Exchange Toolkit
Why is an InstancePath useful?

To understand the usefulness of this ordered collection, let's begin by examining a typical product structure. Figure 2 shows a block diagram of the Exchange objects required to capture assemblies of parts, as well as part instancing via the use of a prototype. This particular example is from the micro engine CATIA assembly in the samples folder.

Figure 2. Block diagram of a product hierarchy

The A3DAsmModelFile is the top level object. It contains a collection of A3DAsmProductOccurrence objects. The A3DAsmProductOccurrence object can contain children, a reference to a prototype, or an A3DAsmPartDefinition. The part definition has a container of A3DRiRepresentationItem objects.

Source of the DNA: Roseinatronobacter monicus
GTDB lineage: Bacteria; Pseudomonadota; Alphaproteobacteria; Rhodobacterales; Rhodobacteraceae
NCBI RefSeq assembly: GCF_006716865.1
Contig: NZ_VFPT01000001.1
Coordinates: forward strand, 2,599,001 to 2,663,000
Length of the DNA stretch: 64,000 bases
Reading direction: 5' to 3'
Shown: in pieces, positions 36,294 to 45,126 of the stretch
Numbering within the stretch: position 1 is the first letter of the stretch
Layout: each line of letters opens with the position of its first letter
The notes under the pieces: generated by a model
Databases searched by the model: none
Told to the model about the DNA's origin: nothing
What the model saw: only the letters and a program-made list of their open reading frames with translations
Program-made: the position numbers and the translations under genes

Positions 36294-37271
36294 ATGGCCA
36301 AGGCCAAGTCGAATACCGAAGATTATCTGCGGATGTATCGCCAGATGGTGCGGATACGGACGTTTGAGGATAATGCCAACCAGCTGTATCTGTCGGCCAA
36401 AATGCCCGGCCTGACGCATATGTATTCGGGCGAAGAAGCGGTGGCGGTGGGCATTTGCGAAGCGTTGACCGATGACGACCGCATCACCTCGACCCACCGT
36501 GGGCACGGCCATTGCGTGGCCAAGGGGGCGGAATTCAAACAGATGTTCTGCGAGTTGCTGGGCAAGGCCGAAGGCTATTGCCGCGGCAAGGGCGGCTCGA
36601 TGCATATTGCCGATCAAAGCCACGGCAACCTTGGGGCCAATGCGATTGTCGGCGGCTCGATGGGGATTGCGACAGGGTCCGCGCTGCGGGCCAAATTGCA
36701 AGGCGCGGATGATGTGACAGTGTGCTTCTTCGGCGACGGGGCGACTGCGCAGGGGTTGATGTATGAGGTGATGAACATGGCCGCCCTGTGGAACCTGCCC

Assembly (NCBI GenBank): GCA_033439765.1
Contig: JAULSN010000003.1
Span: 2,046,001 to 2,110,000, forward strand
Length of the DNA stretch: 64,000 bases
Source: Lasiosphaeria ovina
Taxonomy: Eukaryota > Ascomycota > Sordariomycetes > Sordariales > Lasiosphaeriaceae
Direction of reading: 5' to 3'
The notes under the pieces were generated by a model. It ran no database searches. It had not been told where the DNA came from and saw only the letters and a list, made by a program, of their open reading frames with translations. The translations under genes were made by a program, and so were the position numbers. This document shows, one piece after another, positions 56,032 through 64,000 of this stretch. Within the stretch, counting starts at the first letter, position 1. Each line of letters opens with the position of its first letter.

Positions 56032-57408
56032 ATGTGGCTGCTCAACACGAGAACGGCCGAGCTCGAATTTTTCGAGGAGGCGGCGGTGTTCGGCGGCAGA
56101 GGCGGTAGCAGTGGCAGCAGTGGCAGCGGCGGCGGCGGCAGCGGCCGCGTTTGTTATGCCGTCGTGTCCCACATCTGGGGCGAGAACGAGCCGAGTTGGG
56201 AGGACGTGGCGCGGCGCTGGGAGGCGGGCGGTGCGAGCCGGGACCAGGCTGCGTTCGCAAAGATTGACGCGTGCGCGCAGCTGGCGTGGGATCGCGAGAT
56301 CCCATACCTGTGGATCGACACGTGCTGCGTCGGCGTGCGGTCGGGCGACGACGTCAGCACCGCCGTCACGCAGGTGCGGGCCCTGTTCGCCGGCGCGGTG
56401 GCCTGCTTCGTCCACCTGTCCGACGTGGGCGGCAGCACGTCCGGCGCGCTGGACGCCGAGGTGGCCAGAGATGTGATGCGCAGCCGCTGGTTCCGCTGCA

For visualization workflows, the representation item is the data structure that is the most interesting because it contains the tessellation. In order to get to this data of interest one must traverse (recursively) all of the aforementioned data structures. And, since a part can be shared by multiple instances in the assembly, the specific traversal path is important. The traversal path determines "net properties", such as location, color, visibility, etc. Figure 3 shows a specific path through the hierarchy. A ts3d::InstancePath is the perfect container to represent this ordered collection of objects.

Figure 3. Bold lines indicating a specific path to a representation item instance